To manage or restore a wetland it is essential to know the underlying conditions that determine its characteristics; these are called ecological drivers.

Important ecological drivers in wetlands are:

  • Water regime (Hydrology); including the depth, duration, frequency and season of inundation which are influenced by ground and surface water inputs and losses through evaporation or seepage.
  • Wetland origin (Geomorphology); this will determine the wetlands shape and other important physical characteristics i.e. coastal dune wetlands, shallow drainage lines.

Soil and water characteristics; including salinity, nutrient availability and water holding capacity. These are influenced by the underlying geology of the wetland and its ground water and surface catchments.

These are all key factors in determining the vegetation that grows and the suite of animals that will thrive in a particular wetland. An example of how different ecological drivers produce different wetland types is illustrated below.

These two wetlands differ dramatically in soil type, wetting and drying regimes and water quality. These key ecological drivers result in a different suite of vegetation types, with unique structural characteristics and species composition, at each wetland. This in turn provides different habitat assemblages of fauna.

Understanding ecological drivers is the key to restoring degraded wetlands.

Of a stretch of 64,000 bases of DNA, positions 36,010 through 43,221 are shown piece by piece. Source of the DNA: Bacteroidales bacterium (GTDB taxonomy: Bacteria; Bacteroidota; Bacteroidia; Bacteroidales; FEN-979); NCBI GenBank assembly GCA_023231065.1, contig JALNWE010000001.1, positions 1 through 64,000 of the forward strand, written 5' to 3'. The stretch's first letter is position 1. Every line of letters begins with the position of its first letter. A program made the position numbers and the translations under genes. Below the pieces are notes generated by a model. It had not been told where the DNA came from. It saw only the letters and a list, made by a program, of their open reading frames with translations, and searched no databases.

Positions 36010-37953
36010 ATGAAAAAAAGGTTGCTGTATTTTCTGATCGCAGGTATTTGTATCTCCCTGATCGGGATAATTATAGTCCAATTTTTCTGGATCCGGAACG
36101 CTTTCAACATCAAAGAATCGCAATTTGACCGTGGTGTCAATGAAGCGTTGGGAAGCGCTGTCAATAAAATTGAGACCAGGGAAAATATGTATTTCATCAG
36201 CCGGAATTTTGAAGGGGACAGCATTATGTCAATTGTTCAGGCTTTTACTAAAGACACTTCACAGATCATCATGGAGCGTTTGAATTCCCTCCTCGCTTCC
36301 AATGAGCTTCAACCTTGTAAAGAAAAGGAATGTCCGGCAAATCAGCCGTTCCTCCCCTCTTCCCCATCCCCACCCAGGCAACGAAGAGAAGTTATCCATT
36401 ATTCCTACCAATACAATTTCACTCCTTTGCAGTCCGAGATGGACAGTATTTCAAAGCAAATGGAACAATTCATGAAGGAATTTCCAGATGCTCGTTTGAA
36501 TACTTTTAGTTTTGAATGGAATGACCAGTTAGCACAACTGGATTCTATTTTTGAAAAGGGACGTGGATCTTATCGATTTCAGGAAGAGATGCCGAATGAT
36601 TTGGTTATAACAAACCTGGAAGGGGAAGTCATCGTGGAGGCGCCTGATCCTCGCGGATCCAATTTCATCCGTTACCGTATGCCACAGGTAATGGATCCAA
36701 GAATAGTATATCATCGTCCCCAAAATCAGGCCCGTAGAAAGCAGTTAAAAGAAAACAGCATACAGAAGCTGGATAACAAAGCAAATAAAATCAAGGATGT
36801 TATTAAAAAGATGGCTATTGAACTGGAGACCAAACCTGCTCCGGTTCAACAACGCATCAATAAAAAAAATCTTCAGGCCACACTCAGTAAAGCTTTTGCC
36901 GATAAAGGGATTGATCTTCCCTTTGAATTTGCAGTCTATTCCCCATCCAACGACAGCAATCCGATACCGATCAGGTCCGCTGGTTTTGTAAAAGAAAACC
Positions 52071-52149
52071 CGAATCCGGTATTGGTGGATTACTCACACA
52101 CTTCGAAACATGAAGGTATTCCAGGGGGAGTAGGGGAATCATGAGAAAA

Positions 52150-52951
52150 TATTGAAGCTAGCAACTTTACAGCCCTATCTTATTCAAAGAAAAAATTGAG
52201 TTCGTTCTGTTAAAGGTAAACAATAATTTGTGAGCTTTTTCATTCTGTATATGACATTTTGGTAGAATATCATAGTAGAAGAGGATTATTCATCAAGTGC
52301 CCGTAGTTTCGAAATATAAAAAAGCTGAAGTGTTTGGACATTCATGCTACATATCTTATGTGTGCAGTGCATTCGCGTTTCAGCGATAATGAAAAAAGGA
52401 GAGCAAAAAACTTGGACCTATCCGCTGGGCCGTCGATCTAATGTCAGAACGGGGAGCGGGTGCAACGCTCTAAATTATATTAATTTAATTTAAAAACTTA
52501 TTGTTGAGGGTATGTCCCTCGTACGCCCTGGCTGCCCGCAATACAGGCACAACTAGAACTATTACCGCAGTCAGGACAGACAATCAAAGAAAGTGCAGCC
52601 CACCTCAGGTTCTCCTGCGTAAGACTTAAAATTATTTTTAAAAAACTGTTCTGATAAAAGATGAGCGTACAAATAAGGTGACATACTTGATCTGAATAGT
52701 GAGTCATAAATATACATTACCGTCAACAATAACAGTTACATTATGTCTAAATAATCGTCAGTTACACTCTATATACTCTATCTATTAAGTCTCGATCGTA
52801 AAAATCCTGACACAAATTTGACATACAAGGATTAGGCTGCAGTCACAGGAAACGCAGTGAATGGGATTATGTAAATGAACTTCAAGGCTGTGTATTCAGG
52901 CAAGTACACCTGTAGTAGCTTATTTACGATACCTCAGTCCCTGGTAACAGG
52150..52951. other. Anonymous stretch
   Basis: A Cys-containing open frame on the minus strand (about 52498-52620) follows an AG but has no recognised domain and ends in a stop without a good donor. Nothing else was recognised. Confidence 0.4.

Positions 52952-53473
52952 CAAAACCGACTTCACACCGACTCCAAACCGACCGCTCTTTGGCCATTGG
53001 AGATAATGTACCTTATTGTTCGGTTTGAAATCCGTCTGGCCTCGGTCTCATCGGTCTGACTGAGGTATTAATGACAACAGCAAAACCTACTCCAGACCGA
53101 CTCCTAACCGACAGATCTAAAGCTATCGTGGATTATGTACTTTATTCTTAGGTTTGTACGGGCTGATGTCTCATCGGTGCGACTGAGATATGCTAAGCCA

Lake Yando in the Northern Victorian Riverina had become degraded because its hydrology had been altered, causing prolonged inundation which drowned many River Red Gums. This site is an excellent example of how a wetland with a degraded tree canopy can be restored using and understanding ecological drivers to determine the judicious application of environmental water. In this case purposefully re-instating a more natural wetting and drying regime promoted the growth and establishment of the missing tree canopy across a large area.

Lake Yando has received environmental water in 2015 and 2016. Watering has been timed so that drying of the wetland has occurred over the spring/early summer period in 2013 and the late summer/autumn period in 2015. Timing of water recession has created excellent conditions for the recruitment of River Red Gum seed, which germinate most prolifically under warm (>20oC) conditions. To prevent drowning of establishing seedlings and saplings flooding has been shallow (less than 40cm over most of the wetland) and of short duration (less than 4 months over most of the wetland).

Knowledge of ecological drivers can be used in developing general management and environmental watering plans, developing revegetation plans and planting schedules for constructed wetlands, to tackle water quality issues such as algal blooms and be used to inform pest plant and animal control. To help wetland managers increase their knowledge of wetlands Damien Cook and Elaine Bayes run a five-day Wetland Ecology and Management Course at Kilcunda in 7-11 November 2016. Call Elaine on 0431959085 or check out the website